Child sexual abuse within religious settings is sadly all too common, as recent news reports have highlighted. Ann-Marie Wilson, founder of anti-female genital mutilation (FGM) charity 28 Too Many, shares her story.
I was seven when it happened. I’d stayed after school for a tennis lesson but needed to go to the toilet, so I ran back inside. I saw the sun glowing in the glass of the double doors as I pushed them open, almost colliding with a man. It was a priest who taught us the catechism and took Mass.
My childhood ends
“Where are you going, young lady?” he said, smiling.
I told him I was on the way to the toilet. His next question struck me as odd, as he asked me to show him the swimming pool, which was really close by, but no alarm bells rang. Why would they? He was a man of God.
What happened next is a jumble of confused impressions. I remember feeling very upset and disorientated. My hair was wet and I couldn’t understand why, and I couldn’t find all my clothes. Bits of my uniform were missing and I was very distressed because I thought I’d get told off for losing them.
By the time I got out to the car, my mum was cross. “Where on earth have you been? We’ve been waiting for you for ages.”
I burst into tears but couldn’t explain as there were other girls in the car.
When I did tell my mum, she asked me for the priest’s name and rang the school. The next day, ‘Father X’ had gone and nobody else knew why. I kept silent but felt this enormous weight of guilt. It was all my fault.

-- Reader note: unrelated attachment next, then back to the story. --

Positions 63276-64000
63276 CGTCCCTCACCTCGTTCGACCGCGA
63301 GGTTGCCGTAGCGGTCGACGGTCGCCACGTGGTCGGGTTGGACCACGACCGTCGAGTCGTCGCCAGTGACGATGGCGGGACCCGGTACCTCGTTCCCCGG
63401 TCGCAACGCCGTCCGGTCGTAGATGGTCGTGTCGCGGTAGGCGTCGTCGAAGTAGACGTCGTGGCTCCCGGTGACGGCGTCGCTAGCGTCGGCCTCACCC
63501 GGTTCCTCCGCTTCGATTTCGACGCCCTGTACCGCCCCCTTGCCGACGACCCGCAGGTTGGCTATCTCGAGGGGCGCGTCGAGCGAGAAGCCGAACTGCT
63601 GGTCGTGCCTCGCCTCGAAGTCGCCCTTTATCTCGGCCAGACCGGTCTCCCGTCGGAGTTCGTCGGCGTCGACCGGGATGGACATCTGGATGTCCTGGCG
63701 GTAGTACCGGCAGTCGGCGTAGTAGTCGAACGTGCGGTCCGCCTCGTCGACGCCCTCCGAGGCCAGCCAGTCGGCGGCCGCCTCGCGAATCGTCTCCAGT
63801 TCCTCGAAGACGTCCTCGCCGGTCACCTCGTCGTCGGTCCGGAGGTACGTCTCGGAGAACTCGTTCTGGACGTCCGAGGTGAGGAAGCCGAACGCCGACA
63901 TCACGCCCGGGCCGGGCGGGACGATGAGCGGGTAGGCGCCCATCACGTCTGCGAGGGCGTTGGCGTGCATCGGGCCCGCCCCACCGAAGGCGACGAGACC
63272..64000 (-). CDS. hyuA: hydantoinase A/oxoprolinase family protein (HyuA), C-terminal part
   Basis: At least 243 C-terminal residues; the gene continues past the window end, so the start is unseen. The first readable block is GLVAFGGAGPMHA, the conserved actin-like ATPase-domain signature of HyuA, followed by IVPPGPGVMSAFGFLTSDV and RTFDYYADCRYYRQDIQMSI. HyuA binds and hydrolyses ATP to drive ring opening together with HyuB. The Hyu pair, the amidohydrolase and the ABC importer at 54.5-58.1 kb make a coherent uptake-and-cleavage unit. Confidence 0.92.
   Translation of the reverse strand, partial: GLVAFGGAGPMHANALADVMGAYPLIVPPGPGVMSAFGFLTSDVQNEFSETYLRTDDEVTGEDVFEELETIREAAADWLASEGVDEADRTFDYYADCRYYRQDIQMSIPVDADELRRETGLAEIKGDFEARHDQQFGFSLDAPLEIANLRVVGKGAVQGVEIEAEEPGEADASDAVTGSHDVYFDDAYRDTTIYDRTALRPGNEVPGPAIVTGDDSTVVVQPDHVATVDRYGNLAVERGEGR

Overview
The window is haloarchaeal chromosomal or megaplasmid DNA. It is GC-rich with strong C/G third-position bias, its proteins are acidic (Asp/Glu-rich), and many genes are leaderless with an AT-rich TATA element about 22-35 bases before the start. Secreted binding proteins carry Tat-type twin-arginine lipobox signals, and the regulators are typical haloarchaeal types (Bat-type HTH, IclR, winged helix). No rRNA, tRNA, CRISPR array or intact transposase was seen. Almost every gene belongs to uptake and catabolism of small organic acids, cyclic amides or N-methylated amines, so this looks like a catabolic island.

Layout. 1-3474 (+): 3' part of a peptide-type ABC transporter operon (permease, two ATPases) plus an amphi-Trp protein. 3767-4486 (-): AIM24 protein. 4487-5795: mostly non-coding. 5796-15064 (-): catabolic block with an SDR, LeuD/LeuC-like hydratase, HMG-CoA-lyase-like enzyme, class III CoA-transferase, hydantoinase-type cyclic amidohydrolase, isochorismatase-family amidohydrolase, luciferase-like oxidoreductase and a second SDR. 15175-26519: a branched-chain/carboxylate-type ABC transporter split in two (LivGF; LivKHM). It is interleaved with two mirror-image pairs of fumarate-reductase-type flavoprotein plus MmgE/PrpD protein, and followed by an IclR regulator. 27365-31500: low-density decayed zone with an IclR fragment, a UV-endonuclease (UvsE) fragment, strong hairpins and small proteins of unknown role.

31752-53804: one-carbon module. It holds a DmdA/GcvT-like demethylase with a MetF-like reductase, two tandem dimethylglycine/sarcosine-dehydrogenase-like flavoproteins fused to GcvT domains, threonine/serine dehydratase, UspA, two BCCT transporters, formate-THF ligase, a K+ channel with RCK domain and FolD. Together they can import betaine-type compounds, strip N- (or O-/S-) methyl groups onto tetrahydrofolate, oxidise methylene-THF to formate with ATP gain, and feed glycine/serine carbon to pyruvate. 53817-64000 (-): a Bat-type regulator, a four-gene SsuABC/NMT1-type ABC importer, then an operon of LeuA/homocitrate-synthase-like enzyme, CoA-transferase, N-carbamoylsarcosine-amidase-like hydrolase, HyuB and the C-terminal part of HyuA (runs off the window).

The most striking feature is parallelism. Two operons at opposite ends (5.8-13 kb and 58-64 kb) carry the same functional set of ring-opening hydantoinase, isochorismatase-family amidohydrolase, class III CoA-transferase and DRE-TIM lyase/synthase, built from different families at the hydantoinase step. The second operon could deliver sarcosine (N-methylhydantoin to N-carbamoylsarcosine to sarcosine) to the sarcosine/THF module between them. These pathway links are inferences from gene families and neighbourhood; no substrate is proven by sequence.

The pain of remembering
I blocked it out of my memory for years, and it only surfaced when my mum suddenly said: “Do you remember that priest who you said kissed you but not like Daddy does?
I felt this terrible rush of anger because I’d been made to remember something I could never forget.
Precious and loved
The abuse stole my childhood and led to a lot of problems. I had an eating disorder as a teenager and was a perfectionist with impossibly high standards. Predictably, I had real trust issues with men.
It wasn’t until I learned I had incurable cancer and started thinking about my life while writing my book, Overcoming (Monarch Books), that I decided to pursue justice. I told my story to the Independent Inquiry into Child Sexual Abuse (IICSA), led by Professor Alexis Jay, which gives a voice to victims. Being believed felt cathartic.
“It wasn’t your fault,” they told me. “It was wrong what he did. He was an adult; you were a child.”
I felt lighter, but I was already free. As a Christian I’d had an amazing Holy Spirit encounter where Jesus made it clear that I wasn’t the dirty, shoddy piece of rubbish the sexual abuse had made me feel I was. I was precious and loved.
If you need help
Thirtyone:eight offers advice and support to protect people from abuse
The Warrior Within handbook facilitates recovery from sexual violence
Ann-Marie Wilson tells the story of starting 28 Too Many in the November issue of Woman Alive – out next week!